Many people suffer from conditions that stem from gut inflammation. In the short term, you may be dealing with gas, diarrhea, constipation, fatigue, or unexplained nausea. However, if symptoms persist over time you may be at risk of a more serious condition such as Irritable Bowel Syndrome (IBS). Luckily, there are plenty of strategies to help combat these symptoms by focusing closer on your diet. In order to minimize gut inflammation, certain food and beverages should be limited, if not avoided altogether. Some of the main food categories to limitinclude:


Refined carbohydrates: sugars and refined grains that have been stripped of all bran, grain, and nutrients such as white bread, pizza dough, pastas, pastries, etc.


Foods and beverages with added sugars: candy, chocolate, cakes, cookies,soft drinks, etc.


Processed foods: and other foods high in artificial trans-fats, such as hot dogs, sausages, etc.


Fried foods: often high in trans fats as these foods are cooked by submerging into hot fat, commonly oil


Margarine: shortening, lard, and other high fat-containing products


Research suggests that introducing probiotics into your diet can help minimize the effect of gut inflammation on your body (10).



Be Mindful of Antibiotics



Antibiotics are used to fight off bacterial infections in our body. Although they’re useful in treating these infections by killing off the bad microbes, they tend to destroy the good microbes too. These good microbes can take several days to weeks to recover.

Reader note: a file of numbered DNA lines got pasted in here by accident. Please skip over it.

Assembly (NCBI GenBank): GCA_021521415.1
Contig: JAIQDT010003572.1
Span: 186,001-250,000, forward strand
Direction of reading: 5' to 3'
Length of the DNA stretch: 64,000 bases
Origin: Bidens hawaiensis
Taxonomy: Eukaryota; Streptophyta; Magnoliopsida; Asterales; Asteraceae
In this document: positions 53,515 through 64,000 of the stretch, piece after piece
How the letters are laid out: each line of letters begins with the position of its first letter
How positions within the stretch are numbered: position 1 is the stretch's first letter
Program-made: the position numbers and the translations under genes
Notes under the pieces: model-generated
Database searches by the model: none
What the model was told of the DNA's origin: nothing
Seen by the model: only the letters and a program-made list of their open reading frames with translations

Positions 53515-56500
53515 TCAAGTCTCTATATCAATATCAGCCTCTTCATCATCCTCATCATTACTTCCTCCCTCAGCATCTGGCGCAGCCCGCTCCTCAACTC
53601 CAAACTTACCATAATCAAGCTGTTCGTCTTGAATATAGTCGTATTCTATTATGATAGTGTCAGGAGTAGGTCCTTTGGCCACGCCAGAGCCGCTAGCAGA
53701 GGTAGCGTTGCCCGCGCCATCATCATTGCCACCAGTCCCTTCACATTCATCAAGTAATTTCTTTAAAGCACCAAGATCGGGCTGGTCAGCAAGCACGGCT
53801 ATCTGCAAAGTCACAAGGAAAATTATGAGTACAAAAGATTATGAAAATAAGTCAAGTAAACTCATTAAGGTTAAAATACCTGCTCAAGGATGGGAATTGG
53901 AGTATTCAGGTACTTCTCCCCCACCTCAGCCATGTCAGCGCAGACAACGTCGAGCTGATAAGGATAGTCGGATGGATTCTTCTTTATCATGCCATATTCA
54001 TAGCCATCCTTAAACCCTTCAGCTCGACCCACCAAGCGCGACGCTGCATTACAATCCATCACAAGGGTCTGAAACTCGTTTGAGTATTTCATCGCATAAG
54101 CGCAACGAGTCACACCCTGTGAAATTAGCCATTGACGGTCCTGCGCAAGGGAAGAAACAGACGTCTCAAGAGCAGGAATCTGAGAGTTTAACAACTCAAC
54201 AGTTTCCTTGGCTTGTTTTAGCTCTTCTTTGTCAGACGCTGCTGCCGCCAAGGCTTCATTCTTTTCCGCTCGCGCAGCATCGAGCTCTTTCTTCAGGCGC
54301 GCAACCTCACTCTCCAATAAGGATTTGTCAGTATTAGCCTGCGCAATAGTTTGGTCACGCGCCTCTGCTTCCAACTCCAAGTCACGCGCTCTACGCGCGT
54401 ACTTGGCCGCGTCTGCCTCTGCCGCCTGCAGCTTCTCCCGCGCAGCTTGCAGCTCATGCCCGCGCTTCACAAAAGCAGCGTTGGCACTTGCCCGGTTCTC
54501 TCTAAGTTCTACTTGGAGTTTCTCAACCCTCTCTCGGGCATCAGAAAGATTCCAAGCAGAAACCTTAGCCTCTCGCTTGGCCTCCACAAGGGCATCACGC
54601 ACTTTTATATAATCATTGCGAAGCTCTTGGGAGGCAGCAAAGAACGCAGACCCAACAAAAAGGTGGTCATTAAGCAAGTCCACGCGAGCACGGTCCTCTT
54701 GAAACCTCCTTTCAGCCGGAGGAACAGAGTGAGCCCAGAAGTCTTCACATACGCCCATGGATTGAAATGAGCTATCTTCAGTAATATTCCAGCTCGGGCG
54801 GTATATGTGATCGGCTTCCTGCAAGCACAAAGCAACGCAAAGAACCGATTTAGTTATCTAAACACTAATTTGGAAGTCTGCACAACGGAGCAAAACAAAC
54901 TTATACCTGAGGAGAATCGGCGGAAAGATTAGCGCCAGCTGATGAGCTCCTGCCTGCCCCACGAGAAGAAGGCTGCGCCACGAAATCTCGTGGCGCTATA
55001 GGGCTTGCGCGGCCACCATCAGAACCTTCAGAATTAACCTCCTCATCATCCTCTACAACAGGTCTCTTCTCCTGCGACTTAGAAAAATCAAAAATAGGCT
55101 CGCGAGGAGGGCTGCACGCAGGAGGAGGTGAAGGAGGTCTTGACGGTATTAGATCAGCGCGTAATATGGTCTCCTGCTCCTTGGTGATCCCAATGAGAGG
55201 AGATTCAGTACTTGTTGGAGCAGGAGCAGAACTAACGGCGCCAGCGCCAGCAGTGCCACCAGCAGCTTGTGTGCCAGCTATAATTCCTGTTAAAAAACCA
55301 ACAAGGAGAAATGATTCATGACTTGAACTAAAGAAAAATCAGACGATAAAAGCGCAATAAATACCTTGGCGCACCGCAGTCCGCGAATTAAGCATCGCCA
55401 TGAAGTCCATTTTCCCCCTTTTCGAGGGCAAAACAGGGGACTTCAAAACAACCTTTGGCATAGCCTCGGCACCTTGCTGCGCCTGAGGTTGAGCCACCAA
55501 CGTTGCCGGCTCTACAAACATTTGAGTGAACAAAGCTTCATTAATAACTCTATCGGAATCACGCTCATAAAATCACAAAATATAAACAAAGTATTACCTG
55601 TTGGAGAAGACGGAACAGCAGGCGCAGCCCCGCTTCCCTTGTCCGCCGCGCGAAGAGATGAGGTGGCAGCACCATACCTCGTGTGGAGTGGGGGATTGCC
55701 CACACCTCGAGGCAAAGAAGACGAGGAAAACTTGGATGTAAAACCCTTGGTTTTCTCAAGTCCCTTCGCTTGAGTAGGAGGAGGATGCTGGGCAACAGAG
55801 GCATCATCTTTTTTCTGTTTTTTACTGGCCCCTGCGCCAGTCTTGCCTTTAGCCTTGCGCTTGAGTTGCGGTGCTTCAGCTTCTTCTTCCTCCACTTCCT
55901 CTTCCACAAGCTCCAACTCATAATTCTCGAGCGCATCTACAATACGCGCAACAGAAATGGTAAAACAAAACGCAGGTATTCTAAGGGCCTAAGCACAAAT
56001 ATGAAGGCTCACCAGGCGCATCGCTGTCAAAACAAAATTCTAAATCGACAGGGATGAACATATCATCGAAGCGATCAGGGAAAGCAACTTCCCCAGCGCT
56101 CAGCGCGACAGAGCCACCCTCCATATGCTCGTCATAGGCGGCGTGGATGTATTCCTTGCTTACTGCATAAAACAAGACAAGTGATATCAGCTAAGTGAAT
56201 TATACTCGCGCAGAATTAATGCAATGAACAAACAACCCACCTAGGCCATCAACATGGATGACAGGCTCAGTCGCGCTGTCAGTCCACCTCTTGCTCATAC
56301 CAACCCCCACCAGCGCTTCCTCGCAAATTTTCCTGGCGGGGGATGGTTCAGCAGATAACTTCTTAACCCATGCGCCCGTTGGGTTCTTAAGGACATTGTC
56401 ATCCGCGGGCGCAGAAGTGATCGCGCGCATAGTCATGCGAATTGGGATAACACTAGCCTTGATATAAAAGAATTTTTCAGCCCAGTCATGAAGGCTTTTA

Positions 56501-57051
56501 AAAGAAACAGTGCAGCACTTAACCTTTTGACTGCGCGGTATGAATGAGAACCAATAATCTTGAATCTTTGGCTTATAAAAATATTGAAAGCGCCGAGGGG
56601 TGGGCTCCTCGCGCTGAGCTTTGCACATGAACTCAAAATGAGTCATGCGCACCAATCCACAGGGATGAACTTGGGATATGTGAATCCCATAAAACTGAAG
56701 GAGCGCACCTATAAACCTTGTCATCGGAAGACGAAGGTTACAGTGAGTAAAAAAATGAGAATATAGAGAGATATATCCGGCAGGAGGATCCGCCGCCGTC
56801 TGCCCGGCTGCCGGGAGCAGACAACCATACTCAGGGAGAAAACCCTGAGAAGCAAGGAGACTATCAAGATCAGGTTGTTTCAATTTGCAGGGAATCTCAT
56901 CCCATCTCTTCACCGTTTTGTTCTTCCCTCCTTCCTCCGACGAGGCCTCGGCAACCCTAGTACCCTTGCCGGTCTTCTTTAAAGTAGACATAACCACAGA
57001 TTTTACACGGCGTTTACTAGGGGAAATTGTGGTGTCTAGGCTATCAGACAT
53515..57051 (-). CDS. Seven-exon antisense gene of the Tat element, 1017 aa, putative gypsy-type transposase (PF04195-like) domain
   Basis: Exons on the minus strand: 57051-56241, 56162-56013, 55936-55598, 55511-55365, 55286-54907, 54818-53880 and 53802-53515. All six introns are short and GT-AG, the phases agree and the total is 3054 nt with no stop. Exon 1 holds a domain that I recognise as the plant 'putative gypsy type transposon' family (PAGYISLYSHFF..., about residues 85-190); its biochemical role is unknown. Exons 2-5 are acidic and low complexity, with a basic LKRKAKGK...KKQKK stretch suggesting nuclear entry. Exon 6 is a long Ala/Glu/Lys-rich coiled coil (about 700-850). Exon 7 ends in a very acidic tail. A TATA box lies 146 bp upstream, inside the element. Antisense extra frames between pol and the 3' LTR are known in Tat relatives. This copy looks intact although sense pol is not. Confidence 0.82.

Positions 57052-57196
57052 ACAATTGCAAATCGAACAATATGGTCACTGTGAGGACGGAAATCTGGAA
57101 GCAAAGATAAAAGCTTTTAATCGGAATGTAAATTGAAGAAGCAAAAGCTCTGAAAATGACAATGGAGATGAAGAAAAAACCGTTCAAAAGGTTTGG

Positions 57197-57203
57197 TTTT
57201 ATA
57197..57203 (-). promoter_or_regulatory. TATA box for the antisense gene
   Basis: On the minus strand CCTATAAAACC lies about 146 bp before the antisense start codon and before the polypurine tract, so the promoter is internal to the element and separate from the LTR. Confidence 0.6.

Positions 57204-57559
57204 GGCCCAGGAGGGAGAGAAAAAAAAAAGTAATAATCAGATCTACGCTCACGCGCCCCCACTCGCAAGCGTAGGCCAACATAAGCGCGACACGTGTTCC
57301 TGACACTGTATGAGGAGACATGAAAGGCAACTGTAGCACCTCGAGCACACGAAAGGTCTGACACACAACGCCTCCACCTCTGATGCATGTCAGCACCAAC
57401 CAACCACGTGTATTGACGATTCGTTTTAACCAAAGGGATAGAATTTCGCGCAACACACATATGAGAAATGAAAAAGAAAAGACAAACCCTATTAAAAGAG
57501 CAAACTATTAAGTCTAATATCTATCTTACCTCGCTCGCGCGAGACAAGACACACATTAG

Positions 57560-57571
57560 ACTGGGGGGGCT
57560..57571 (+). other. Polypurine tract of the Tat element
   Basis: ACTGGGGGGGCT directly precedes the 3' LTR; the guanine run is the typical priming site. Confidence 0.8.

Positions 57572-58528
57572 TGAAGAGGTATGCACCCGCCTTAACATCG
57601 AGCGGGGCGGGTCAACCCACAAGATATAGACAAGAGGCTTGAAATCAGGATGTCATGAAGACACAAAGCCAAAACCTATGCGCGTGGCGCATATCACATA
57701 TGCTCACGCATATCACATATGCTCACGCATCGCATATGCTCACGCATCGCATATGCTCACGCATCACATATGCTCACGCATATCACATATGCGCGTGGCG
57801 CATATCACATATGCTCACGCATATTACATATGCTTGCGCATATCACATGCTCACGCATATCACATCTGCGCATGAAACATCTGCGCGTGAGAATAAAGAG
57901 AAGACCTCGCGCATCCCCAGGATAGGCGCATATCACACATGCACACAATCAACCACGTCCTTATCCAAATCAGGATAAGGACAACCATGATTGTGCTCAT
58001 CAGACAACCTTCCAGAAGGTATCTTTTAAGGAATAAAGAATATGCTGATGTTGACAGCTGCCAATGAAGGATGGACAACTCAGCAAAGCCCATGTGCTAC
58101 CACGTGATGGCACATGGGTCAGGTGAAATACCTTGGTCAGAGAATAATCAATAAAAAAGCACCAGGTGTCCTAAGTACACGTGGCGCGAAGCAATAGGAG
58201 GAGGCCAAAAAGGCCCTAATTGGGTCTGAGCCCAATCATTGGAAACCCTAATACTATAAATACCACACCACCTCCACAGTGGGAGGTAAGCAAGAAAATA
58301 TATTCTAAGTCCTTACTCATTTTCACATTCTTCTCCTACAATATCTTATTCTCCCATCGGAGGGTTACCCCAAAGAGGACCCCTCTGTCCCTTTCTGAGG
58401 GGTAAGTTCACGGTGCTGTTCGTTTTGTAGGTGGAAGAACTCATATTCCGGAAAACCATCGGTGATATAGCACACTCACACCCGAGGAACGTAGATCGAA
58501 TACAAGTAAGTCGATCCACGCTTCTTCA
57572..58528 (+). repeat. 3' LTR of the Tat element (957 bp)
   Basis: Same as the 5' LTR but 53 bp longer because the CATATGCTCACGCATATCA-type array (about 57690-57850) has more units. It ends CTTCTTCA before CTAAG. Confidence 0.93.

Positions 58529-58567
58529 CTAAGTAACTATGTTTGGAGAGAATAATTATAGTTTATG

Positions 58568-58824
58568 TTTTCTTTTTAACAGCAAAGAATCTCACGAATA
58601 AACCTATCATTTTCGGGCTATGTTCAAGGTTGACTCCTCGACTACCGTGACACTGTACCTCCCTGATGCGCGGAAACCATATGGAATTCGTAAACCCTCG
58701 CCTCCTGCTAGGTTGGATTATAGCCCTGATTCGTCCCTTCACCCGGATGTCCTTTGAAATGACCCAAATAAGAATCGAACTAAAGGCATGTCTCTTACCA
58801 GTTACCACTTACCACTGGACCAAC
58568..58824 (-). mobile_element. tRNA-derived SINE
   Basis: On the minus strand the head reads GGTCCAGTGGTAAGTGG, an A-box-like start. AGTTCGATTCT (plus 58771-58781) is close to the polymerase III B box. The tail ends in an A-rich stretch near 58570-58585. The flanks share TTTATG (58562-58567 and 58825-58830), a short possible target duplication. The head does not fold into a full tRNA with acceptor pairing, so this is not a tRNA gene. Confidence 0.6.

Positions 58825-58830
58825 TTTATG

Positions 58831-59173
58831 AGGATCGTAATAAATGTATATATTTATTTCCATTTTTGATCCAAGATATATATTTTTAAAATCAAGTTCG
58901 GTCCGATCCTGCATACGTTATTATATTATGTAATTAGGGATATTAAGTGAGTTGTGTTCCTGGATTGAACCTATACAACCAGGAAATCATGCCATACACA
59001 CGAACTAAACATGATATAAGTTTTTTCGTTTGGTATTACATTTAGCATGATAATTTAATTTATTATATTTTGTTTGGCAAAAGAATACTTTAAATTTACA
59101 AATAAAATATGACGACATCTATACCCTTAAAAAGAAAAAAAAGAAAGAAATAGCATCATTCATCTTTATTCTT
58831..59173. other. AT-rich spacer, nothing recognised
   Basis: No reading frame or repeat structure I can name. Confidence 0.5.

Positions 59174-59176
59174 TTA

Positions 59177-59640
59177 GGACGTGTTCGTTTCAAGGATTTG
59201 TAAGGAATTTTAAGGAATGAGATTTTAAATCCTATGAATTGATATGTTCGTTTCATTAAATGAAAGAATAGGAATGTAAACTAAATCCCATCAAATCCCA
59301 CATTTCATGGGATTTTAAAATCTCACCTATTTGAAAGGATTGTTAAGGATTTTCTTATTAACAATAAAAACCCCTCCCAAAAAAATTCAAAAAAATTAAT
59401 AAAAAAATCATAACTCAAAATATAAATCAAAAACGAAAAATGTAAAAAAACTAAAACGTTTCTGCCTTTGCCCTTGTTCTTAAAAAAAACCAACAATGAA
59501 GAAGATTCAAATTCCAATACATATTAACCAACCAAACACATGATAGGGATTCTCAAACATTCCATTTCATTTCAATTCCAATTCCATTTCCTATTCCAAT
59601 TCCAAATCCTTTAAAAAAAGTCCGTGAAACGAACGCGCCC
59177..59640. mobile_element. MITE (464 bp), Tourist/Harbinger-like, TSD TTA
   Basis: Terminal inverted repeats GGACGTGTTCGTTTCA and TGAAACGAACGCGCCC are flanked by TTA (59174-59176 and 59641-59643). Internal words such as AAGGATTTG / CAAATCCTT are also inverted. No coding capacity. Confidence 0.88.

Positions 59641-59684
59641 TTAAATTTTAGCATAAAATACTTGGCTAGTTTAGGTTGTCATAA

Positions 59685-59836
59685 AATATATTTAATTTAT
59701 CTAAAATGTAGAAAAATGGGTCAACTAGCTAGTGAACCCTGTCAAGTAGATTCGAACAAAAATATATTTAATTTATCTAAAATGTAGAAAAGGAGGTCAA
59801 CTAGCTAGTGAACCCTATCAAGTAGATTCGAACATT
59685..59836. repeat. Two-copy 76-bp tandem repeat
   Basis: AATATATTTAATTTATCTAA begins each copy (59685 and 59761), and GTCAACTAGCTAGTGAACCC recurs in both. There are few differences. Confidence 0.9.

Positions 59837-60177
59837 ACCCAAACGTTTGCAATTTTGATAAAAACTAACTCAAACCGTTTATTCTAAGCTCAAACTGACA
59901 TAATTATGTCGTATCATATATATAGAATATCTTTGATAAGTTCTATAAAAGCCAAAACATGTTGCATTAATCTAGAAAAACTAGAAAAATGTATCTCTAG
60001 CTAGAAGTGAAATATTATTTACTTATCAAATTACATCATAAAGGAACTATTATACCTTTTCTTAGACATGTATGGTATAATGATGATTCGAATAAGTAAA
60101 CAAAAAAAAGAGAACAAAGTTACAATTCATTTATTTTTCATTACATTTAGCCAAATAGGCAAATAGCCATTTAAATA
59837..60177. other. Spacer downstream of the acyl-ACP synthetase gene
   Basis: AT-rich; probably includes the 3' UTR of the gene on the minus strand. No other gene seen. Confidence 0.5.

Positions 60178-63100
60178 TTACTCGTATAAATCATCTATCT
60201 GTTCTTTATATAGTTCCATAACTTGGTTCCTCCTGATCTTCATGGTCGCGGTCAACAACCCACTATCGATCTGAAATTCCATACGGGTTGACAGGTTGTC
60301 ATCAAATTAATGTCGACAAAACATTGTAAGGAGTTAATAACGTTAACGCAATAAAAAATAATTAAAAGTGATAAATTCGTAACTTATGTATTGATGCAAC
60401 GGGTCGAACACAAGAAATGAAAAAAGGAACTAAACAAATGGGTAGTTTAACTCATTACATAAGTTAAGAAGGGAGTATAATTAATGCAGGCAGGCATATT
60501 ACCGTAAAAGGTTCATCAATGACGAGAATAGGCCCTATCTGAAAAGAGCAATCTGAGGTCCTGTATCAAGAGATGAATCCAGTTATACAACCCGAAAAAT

The long term, repetitive use of antibiotics can be detrimental to your microbiome environment. It deprives you of a rich gut environment that’s critical for proper health and immune functioning. Although much of the good bacteria can recover in time, there’s a threshold of overuse that may cause some potential permanent loss. It’s important to be mindful of the use of antibiotics and to only take them when necessary (11).



Bringing It All Together



Throughout our life span, we are likely to interact with thousands, possibly millions of foreign microbes every single day. A healthy, well-rounded gut microbiome is not only beneficial, but essential to our survival under these circumstances. During the times of COVID-19, we should be focusing on our health and well-being more than ever.


As research has advanced, we now have a better understanding of the role our diet plays in shaping our microbiome. By adequately fueling your body with a diverse, consistent diet made up of various fresh produce, fibre, probiotics, prebiotics, and proper hydration you can improve your gut health. In addition, it’s important to recognize the negative effects of certain inflammatory foods and antibiotics as they are disruptive to your gut environment.


It’s never too late to improve your gut health, start today by incorporating one or two of these tips into your daily routine.